United States

United States

US turns attention to floating with new DOE funding

Up to $28 million is up for grabs for floating offshore wind projects using a control co-design principle, with a new round of grants from the country's Department of Energy (DOE).

The University of Maine's VolturnUS floating wind turbine concept
The University of Maine's VolturnUS floating wind turbine concept

The funding forms part of the Advanced Research Projects Agency-Energy (ARPA-E) programme.

The ATLANTIS projects – a typical US acronym standing for Aerodynamic Turbines Lighter and Afloat with Nautical Technologies and Integrated Servo-control – will "require design approaches that maximise power-to-weight ratios while maintaining or increasing turbine efficiency", the DOE said.

Co-design methodologies means several engineering disciplines can work "concurrently while designing a device, instead of sequential steps", the DOE added.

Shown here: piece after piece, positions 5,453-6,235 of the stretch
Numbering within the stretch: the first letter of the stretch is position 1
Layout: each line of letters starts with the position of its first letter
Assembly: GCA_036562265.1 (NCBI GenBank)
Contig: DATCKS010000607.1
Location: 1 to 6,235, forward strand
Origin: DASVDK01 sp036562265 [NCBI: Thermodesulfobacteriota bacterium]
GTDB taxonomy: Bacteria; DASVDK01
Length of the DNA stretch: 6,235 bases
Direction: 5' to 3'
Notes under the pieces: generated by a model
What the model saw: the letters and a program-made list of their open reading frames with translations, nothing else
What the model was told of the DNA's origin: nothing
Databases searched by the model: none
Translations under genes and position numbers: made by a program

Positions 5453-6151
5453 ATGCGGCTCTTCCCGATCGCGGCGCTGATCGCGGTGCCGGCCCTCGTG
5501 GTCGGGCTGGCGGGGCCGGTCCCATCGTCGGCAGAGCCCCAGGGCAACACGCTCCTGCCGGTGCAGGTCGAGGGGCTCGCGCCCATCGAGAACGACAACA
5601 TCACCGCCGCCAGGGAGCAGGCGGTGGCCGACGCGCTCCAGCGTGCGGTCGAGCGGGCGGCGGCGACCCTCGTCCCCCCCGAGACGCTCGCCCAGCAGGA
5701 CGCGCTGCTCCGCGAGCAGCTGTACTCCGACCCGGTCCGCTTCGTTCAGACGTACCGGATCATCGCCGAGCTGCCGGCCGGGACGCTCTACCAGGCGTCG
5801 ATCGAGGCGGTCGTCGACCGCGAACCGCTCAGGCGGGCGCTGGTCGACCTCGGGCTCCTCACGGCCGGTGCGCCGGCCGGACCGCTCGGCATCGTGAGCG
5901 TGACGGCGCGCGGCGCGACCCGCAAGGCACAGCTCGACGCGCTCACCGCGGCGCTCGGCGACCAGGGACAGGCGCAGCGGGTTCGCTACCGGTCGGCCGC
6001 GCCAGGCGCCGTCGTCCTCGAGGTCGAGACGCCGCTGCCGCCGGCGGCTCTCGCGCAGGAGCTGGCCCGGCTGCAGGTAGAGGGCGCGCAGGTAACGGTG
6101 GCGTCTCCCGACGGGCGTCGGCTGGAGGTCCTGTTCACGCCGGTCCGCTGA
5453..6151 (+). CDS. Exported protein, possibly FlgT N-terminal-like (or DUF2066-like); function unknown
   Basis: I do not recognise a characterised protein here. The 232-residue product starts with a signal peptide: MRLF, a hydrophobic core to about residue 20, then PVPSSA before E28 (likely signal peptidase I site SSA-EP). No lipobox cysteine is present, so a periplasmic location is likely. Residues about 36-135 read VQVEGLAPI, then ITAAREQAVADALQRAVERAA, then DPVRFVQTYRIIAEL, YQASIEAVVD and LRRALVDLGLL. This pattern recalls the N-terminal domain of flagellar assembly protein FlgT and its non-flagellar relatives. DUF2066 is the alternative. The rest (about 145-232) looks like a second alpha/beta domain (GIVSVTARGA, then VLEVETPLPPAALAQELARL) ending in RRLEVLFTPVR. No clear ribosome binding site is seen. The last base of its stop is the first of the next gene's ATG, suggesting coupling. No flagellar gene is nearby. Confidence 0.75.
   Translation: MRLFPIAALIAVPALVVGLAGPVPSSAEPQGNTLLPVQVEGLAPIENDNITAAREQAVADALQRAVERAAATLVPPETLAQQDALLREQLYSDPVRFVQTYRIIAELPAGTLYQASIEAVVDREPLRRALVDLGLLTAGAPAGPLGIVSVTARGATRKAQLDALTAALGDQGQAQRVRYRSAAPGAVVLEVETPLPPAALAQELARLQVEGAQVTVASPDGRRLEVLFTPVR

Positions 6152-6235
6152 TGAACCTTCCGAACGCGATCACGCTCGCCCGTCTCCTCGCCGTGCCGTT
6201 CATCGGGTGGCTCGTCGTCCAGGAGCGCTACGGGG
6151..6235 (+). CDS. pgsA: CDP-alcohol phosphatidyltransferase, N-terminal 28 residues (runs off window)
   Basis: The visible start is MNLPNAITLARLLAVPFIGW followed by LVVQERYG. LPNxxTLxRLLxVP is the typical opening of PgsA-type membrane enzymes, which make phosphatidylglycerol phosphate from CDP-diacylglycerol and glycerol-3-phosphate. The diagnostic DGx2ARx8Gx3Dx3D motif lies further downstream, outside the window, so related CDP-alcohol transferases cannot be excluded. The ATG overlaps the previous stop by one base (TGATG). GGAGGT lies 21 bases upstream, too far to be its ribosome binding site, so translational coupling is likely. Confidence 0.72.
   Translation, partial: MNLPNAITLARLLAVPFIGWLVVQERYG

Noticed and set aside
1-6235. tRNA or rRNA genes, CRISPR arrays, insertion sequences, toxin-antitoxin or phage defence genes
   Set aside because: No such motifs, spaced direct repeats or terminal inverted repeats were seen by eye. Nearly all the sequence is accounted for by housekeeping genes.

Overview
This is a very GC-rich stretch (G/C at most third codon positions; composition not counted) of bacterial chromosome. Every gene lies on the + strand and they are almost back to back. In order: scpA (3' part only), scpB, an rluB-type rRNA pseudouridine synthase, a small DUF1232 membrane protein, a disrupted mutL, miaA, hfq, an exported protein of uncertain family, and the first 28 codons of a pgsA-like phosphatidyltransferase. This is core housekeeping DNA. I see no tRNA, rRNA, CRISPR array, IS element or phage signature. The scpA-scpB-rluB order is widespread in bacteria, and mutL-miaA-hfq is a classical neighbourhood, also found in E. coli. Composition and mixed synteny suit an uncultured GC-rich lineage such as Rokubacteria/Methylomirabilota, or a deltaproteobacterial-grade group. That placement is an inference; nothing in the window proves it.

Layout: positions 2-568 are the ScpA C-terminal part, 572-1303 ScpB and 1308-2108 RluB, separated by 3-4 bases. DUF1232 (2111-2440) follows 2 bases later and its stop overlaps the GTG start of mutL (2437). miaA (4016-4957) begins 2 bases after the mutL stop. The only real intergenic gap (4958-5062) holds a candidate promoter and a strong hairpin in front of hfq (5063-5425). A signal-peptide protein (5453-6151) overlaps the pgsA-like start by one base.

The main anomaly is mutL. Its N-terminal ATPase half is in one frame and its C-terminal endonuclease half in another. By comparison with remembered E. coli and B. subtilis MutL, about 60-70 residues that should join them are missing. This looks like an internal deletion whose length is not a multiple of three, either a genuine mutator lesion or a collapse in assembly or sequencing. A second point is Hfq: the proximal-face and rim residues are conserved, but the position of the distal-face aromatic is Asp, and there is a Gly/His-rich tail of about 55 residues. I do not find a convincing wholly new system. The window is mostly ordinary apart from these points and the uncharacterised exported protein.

The US offshore wind industry has sparked into life over the past two years, most recently in the federal auction in Massachusetts in December.

Floating offshore wind is following closely behind, with several projects under consideration already.

German utility-developer EnBW marked its entrance in to the US in June 2018, forming a joint venture with Trident Winds to develop a 1GW floating wind site off California.

A consortium comprising floating platform designer Principle Power, developer EDPR, engineering firm Aker Solutions, ecological consultancy HT Harvey and Associates, and the Herrera Environmental Consultants, submitted a lease application to the US Bureau of Ocean Energy Management (BOEM) in September for 100-150MW floating array, also off California. 

Meanwhile, the University of Maine designed and has been testing a floating wind platform concept for several years. And Hawaii has been identified as a potential hotspot for floating wind deployment.

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